As promised, a post on finding mentors and being a mentor. This is something I’ve been thinking a lot about recently, so it’s difficult to distill everything into a structured post – but here a few thoughts / tips that might be helpful.
1. You need more mentors than only your supervisor
Even if you have the best supervisor in the world, they will not know all the things you might need advice on, like time management, planning your career or putting your health before your project. This is even more true if your background is different from the supervisor’s, and they have never been in the situation you might find yourself in.
Therefore it’s important to find other mentors who are more similar to you. Gender is an obvious characteristic that comes to mind – here are studies showing that women assigned to women mentors are less likely to drop out of science and engineering, or more likely to become professors themselves.
I think this is similar to my experience. As I have written before, I had a great advisors during my PhD. I would have probably laughed if I had to join a mentoring program and meet with another professor, just because we both happened to be female. But I do think that meeting some amazing women mentors along the way, is what convinced me to give a career in academia a try.
That being said, there are other characteristics that can define what similar means for you, but are more hidden, such as being a first generation student or having a health issue.
2. Mentors can be anyone
A mentor doesn’t necessarily have to be a more senior person in the same field. If you see the word mentor as “a person you can learn something from”, it becomes easier to think about this. Here are some (perhaps less traditional) examples of who I consider mentors:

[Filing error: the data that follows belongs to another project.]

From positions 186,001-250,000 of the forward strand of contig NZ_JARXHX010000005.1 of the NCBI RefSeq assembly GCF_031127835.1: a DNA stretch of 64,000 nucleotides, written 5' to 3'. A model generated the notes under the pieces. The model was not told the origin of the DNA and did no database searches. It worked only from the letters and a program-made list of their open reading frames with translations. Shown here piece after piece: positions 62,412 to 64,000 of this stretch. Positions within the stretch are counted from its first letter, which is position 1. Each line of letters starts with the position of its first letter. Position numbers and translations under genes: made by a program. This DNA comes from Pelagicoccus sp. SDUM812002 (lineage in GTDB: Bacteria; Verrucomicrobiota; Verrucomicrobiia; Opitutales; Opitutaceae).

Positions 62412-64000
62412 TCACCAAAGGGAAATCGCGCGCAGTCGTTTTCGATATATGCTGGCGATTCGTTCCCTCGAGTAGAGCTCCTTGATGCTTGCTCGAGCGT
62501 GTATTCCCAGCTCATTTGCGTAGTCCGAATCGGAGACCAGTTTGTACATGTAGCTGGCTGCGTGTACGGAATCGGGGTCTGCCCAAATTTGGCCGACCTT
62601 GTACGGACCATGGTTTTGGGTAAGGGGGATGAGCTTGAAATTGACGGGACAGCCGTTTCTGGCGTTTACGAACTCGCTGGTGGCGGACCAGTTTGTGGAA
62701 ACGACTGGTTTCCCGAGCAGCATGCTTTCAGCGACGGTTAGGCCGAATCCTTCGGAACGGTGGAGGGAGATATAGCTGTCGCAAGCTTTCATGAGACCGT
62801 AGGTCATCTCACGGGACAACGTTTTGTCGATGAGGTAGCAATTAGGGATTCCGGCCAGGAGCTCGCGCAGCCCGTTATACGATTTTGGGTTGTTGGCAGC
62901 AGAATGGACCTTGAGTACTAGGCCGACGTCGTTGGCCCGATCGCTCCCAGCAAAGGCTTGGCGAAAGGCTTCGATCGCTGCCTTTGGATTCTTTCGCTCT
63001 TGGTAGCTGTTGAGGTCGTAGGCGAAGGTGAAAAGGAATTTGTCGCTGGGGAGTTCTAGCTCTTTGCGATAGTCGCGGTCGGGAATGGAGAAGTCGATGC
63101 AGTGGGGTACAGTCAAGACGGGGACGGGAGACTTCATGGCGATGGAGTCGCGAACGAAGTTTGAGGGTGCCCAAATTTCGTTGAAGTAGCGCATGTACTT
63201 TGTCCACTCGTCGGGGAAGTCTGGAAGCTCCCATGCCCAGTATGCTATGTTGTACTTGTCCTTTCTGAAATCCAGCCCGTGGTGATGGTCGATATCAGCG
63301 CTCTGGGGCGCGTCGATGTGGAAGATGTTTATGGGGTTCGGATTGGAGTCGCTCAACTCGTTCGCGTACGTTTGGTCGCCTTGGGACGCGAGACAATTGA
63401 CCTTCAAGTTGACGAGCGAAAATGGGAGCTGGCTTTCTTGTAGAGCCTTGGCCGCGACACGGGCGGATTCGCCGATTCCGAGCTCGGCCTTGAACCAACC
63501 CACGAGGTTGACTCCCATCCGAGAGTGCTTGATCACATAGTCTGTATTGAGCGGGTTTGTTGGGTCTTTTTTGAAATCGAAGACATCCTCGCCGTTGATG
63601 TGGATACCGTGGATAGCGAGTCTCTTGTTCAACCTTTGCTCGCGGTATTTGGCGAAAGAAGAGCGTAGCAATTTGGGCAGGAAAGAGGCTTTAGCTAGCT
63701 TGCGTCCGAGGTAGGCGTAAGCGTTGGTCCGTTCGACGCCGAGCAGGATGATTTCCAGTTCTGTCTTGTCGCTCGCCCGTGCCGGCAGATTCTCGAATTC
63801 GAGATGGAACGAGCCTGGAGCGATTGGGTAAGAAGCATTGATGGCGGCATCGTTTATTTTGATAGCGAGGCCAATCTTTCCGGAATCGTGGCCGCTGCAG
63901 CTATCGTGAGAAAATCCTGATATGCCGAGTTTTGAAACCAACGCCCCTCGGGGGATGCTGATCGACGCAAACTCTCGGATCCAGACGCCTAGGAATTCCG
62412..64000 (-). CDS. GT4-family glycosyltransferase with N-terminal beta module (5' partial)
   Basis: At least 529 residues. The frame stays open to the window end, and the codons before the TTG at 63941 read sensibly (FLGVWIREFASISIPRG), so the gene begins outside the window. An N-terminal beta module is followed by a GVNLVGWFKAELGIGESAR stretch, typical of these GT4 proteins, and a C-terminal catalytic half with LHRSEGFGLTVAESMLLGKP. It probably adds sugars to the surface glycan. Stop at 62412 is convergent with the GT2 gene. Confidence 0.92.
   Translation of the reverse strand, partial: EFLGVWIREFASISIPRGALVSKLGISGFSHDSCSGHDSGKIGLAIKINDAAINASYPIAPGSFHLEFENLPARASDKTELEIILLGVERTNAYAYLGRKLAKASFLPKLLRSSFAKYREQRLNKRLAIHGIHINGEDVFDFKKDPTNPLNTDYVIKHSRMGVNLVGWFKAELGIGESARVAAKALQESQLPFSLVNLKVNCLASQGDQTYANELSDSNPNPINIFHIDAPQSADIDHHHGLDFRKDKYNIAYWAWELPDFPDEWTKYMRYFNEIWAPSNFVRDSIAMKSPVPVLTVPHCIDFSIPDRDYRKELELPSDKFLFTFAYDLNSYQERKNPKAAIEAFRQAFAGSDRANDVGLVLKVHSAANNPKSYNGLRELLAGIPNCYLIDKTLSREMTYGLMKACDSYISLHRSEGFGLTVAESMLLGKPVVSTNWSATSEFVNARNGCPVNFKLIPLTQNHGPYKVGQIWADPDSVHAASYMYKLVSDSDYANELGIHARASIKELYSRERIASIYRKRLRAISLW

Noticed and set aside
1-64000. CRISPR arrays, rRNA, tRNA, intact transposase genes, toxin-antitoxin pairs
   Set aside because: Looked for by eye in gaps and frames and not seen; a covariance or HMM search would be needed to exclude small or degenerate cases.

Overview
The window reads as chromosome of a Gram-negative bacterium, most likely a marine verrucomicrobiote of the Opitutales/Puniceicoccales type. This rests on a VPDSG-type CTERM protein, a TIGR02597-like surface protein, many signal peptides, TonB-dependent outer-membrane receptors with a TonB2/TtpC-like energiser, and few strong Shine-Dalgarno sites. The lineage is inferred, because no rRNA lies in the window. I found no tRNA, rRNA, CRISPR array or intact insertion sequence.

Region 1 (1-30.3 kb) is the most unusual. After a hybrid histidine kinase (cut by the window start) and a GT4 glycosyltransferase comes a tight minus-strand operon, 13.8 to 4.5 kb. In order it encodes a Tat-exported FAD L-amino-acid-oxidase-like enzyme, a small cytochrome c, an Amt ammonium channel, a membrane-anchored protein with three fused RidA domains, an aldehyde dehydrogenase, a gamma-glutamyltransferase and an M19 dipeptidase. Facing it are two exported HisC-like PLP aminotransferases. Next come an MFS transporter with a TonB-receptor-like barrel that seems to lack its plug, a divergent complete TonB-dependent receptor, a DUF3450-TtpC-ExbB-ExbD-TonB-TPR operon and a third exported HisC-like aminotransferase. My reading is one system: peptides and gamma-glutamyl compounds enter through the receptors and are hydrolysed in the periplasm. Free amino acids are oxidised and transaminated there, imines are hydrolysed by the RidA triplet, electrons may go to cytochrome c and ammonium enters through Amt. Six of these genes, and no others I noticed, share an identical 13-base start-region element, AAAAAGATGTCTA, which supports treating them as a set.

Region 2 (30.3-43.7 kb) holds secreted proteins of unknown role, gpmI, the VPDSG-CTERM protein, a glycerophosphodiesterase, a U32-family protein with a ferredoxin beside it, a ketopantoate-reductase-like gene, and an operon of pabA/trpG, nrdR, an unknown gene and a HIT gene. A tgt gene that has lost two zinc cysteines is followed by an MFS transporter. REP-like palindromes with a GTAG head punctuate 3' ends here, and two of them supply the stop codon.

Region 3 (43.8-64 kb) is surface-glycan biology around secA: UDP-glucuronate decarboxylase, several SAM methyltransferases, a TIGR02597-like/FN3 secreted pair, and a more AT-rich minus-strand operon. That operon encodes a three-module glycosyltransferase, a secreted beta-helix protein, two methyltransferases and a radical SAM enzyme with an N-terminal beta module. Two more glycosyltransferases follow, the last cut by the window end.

- Assistant professors in different fields related to computer science. We have a Slack group where we share advice, our failures (#rants) and successes (#humblebrag).
- Students who I do not supervise, but who inspire me because of how they approach their work and/or life, and/or who teach me how to be a better researcher and supervisor by sharing the experiences they have.
- Academic community on Twitter, where lots of amazing advice is shared.
Note that most of these people probably do not consider themselves as mentors in these situations! These conversations do not start with “will you be my mentor?”, but with genuine questions about a particular topic, that the others might have more expertise in.
3. Be a mentor too
Since anybody can be a mentor, you can be a mentor too!
If you want to benefit from others’ mentorship, you have to be able to offer something in return. This might be difficult to imagine if your mentor is more senior, but they can probably still learn something from you too. If this still does not apply to you can pay it forward by mentoring other students.
In all cases, be a good mentee – here’s a recent thread on the subject:
I don’t do this often but I have to vent because people are blowing their opportunities to be mentored. Here are some simple “Rules for Successfully Being Mentored”. I’m intentionally making these separate so none get missed:
— Kim Crayton (@KimCrayton1) October 9, 2017
Finally, I’d like to share this post on service as leadership – mentoring isn’t a chore you have to do, but an amazing opportunity you get to do.